Google’s UK artificial intelligence company has announced another partnership with an NHS trust.
DeepMind announced its five-year collaboration with Imperial College Healthcare NHS Trust on Thursday, with the aim to deploy the company’s clinical app, Streams.
Streams, an app that alerts doctors to deteriorating patients, has a previously face criticism over the breadth of patient data it uses to build its algorithms.
Last year, Royal Free London NHS Foundation Trust entered a similar arrangement with Deepmind to develop Streams to help detect acute kidney injuries.
The arrangement was criticised after it was reported that Deepmind had been given access to five years of Royal Free patient data, none of which had given consent. Royal Free said consent was not required as the data was used for direct patient care and still controlled by the trust.
These concerns led to an Information Commissioner Office inquiry into the sharing of patient information between the Royal Free and DeepMind. Earlier this month, a spokesperson confirmed this was still on ongoing.
However, this did not hamper the relationship, with the partnership between company and trust extended to a new five-year deal earlier this month.
The partnership with Imperial is billed on DeepMind’s website as “similar” to Royal Free.
The processing of data at Imperial is expected to start in 2017.
Sanjay Gautama, Caldicott guardian and chief clinical information officer at Imperial, said “for apps to be useful and safe they cannot operate in isolation – they need to be securely linked to the core electronic patient record system”.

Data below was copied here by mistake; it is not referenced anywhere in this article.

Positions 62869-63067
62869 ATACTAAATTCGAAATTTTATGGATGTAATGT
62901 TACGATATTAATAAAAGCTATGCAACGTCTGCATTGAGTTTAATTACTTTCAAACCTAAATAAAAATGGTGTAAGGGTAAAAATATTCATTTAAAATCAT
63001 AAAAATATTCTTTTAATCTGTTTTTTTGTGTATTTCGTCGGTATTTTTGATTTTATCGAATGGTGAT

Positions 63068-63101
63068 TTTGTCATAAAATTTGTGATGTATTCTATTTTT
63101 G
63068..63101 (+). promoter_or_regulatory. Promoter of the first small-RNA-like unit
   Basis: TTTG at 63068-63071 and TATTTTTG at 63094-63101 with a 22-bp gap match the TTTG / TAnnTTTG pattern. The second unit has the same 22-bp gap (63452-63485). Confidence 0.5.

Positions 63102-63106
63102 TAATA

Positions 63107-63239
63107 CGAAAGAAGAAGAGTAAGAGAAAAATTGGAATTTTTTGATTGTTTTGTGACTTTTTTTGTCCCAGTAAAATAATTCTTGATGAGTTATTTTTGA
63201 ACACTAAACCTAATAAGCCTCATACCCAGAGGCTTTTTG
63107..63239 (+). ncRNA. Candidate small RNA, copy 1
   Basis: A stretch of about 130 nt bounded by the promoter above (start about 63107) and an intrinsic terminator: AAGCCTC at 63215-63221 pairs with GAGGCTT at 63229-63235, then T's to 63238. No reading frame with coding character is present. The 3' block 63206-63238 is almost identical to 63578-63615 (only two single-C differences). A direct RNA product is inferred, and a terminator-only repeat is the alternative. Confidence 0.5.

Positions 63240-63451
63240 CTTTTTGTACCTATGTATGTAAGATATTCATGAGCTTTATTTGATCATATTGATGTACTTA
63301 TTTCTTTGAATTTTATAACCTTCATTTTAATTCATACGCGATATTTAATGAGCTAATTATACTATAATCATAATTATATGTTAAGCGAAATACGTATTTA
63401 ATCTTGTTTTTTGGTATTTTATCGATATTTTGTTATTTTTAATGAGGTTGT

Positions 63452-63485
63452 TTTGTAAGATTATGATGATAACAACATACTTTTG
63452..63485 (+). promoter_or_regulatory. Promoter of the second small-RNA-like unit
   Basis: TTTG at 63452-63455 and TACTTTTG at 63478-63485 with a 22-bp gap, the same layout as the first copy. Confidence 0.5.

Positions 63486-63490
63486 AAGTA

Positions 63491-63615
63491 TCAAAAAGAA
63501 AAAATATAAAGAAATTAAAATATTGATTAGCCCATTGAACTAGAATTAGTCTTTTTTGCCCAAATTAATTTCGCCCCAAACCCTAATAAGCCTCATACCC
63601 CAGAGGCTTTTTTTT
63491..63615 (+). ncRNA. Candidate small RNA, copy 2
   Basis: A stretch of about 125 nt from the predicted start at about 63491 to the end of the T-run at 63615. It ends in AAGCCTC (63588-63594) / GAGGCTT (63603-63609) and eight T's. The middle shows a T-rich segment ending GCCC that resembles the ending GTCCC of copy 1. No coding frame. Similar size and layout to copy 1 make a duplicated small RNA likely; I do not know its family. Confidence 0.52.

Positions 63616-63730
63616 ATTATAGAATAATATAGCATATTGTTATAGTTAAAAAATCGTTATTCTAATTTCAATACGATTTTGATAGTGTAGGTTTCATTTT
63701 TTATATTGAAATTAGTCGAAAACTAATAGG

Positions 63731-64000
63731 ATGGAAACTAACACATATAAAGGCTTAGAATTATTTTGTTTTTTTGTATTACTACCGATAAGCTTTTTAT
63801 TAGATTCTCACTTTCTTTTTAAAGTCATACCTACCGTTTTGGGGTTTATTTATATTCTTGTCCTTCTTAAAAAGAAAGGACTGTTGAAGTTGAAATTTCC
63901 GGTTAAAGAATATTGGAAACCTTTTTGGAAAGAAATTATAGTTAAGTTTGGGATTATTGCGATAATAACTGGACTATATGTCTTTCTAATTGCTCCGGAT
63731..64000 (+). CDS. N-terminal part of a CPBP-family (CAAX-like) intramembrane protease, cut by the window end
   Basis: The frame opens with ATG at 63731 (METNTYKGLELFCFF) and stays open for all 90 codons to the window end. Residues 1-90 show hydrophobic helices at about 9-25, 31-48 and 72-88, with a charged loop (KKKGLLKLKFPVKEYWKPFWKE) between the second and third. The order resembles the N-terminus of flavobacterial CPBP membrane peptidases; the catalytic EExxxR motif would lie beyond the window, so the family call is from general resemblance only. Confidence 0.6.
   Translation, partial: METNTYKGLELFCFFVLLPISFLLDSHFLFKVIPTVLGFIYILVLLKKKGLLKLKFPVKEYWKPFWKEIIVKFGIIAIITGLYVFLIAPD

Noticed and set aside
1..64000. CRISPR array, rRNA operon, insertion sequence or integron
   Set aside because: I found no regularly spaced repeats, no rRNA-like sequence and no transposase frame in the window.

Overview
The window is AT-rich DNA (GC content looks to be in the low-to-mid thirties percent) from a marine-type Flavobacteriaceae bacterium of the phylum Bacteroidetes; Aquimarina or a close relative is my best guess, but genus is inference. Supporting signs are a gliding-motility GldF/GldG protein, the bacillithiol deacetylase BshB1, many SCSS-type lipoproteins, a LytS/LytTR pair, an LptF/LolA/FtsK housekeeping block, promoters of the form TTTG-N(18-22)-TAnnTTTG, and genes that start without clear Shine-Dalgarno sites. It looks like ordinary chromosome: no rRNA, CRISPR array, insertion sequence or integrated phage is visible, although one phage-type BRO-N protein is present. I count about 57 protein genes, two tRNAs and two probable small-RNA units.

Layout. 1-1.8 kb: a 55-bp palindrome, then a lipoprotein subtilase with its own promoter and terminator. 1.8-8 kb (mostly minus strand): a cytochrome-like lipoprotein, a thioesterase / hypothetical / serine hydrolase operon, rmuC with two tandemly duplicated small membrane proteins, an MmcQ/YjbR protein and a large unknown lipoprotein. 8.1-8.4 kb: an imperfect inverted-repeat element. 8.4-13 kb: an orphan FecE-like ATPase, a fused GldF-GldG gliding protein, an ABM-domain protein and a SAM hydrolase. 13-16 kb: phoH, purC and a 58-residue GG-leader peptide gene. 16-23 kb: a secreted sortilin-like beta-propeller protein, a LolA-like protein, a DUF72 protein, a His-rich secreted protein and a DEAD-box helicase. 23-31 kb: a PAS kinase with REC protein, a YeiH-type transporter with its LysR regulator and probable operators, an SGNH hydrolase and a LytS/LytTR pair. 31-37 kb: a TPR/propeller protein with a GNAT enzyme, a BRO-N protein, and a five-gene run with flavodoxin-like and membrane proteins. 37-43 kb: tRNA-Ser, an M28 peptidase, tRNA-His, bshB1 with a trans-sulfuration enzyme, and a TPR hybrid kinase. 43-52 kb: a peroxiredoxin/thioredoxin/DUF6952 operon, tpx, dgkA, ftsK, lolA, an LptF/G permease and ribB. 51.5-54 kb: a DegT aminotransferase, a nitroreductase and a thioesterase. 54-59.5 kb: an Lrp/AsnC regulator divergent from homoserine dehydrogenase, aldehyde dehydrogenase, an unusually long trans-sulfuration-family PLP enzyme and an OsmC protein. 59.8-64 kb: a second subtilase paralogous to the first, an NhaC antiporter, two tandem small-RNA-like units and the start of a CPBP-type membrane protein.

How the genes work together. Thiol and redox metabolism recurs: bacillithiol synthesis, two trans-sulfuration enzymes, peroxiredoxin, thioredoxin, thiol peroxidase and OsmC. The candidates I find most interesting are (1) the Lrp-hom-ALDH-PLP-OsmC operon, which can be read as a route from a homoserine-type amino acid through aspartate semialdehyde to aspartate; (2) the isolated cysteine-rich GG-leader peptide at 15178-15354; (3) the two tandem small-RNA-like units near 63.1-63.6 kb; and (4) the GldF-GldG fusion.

Gautama said that by working with the company, “using their expertise to help us deploy a system that allows us to maximise future innovations in mobile technology for healthcare”.
The announcement also said that the company would be implementing open and interoperable FHIR API standards.
A statement on Imperial’s website suggests that opting out of Streams is not possible. In response to Q&A question “can I opt out”, the trust responded that “ultimately, mobile applications will become an integral, and unavoidable, part of providing safe and effective care to patients”.
Imperial and DeepMind also have a working research history. On the trust’s website it says that features of Streams are underpinned by work done at Imperial, as part of an app called Hark.
Hark became part of DeepMind in early 2016.
While DeepMind is known as an AI company, the Streams app does not use AI technology. In a statement from Imperial it said, “the agreement between the trust and DeepMind does not allow the use of artificial intelligence”.
Mustafa Suleyman, co-founder of DeepMind, said: “We’re really excited that Imperial College Healthcare has become our second NHS partner for the Streams app, which we believe has the potential to improve patient safety and save lives.”
DeepMind is also working with University College London Hospitals NHS Foundation Trust for a research project into head and neck cancer, that was announced in September.
DeepMind is a London-based AI company that Google brought for £360 million in 2014.
Digital Health Intelligence: holds information on the clinical systems installed at trusts across the UK and uses this to calculate a Clinical Digital Maturity Index score. Imperial College Healthcare NHS Trust ranks 10 out of 153, with a score of 69. (requires log-in).